Quicksilver and Go2
Go2 1.2 is in review, and when it is released it will bring a new feature that I’m hoping will speed up access to bookmarks considerably: Spotlight integration. Spotlight is amazing technology, and one of the biggest advantages OS X has over it’s competition. The Spotlight search and matching algorithms can index millions of files, which makes it a perfect companion for people who have anywhere from hundreds to thousands of bookmarked server connections in Go2. So far, my own menubar indexing gets a bit choked up at around 1500 bookmarks or so. It still works, but no where near as fast as Spotlight.
Back in Black
The Coffee Cup
I’ve had this coffee cup on my desk at work for the past year or so now. It’s just a plain white cup, with the Ubuntu logo on it. I got it from CafePress. I loved it, for one, because the Ubuntu logo is great. Best Linux logo out there. I also loved it because as I was thinking about how to solve one problem or another, the cup was normally there with hot coffee waiting to be sipped as I pondered the solutions. Today I picked up the cup, walked towards the coffee pot, and dropped the cup. My wonderful Ubuntu coffee cup shattered as it hit the floor.
I loved that cup, so I didn’t want to break it. However, it seems appropriate, as today I also switched back to Windows at work. I’ve been running Ubuntu as my primary desktop at work for several months, and running XP in VirtualBox when needed. Lately, I’ve been needing the VM more and more, as I do more diagramming and planning in VMWare Infrastructure Client and Visio, both Microsoft centric applications. Also, rumor has it that in the next couple of months we will be replacing our aging Lotus Notes servers with Microsoft’s Exchange 2007. IBM released a Linux native Notes client which supports Ubuntu, and really works great. When we made the switch to Exchange, I was hoping to use the Evolution client that comes with Ubuntu. Unfortunately, Microsoft changed the MAPI standard for communicating with the server in Exchange 2007, and there is no supported Linux client. Which left me with two choices. Run Outlook in my VM, or moved everything back to Windows and conform to company standards. I debated this in my head for a couple of weeks, but in the past three days I’ve had X crash on me three times in Ubuntu. When X crashes, it takes all of my X applications with it, along with the data… it’s like Windows ‘95 all over again.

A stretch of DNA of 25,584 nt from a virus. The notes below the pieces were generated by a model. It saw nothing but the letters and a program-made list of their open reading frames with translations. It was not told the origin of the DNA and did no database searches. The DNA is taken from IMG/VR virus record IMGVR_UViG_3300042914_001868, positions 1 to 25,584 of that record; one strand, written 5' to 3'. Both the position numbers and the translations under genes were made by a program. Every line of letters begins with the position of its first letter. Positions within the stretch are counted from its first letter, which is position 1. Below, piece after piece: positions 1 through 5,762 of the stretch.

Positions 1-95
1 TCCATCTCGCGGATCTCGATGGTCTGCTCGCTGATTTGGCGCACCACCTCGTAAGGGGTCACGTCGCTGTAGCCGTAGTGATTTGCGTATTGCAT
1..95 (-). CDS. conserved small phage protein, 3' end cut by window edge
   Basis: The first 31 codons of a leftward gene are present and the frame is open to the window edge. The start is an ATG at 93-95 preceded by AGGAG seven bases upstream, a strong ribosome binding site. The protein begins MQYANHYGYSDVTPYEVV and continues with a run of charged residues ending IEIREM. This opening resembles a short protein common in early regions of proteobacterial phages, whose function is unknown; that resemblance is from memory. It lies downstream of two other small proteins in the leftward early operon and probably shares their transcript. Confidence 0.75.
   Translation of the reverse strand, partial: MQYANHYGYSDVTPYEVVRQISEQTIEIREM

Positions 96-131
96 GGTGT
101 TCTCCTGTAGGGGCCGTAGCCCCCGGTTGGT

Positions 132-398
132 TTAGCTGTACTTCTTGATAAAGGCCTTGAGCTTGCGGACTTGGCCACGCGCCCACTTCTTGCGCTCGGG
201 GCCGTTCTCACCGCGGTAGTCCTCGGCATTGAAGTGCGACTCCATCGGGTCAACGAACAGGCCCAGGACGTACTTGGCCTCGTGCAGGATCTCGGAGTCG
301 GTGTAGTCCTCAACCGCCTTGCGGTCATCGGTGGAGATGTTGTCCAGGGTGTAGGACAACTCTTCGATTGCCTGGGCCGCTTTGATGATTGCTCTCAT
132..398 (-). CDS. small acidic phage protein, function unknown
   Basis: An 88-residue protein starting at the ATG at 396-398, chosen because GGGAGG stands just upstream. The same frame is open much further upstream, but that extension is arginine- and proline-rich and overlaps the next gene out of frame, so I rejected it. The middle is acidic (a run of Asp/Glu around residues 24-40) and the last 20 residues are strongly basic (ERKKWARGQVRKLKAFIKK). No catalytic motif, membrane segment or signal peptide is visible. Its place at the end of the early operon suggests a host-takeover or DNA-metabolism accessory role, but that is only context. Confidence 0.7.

X crashing for no apparent reason was the nail in the coffin for me. I moved all my data over with a USB drive, and Monday I’ll format the Linux partition and fdisk /mbr from the XP recovery console.
I’ve really enjoyed using Linux, but honestly, it’s kind of relieving to be back in a supported environment again. There are still quite a few desktop tools missing from Ubuntu that are available on Macs and Windows. My current favorite so far is Evernote, with the aforementioned Visio running a close second. Launchy is nice… not as nice as Quicksilver or Gnome-Do, but nice.
Mentioning Gnome-Do brings up another point. Gnome-Do has been acting up lately, catching on something or other and eating up 99% CPU. The developers are aware of the problem, and are working on a solution. However, using Gnome-Do as an example, the very idea of what they are doing with “Release Early, Release Often”, completely goes against the grain of a business desktop. Any Linux desktop will contain beta-quality code, and when I’m relying on a computer to do my job, I can’t have it acting as a beta tester. Ubuntu is doing lots of cool stuff with 3D desktops and cutting edge software, but I don’t need it to be cool, I need it to work. Reliably.
One last note about why I’m not using Ubuntu at work any more. My computer is a Dell laptop, mostly used in a docking station, attached to a 22 inch monitor. I noticed after a while that my laptop was getting really hot in the docking station, and I couldn’t tell if Ubuntu was reading the docking station correctly or if it was displaying on both the internal monitor and the external monitor. When I popped the lid on the laptop, the monitor either came on suddenly or was on the entire time, and the keyboard was hot to the touch. In the Gnome “Screen Resolution” preferences I found that I could turn the monitor off from there, and I think that solved that issue, but I’m not sure. I’d hate to think that I was actually causing the hardware harm by running linux on it. I don’t want to spread FUD, but if its true, its true. When I’m running Windows, I don’t have that problem at all.
So, now I’m looking for a new coffee cup… something to inspire me, and be my companion in my little beige box. Whatever the new design is, it needs to be something that will last, something reliable, and something that’s in it for the long haul. Ubuntu has been good to me, both the OS, and the coffee cup, but in the end, they both broke, and I’ve got to move on.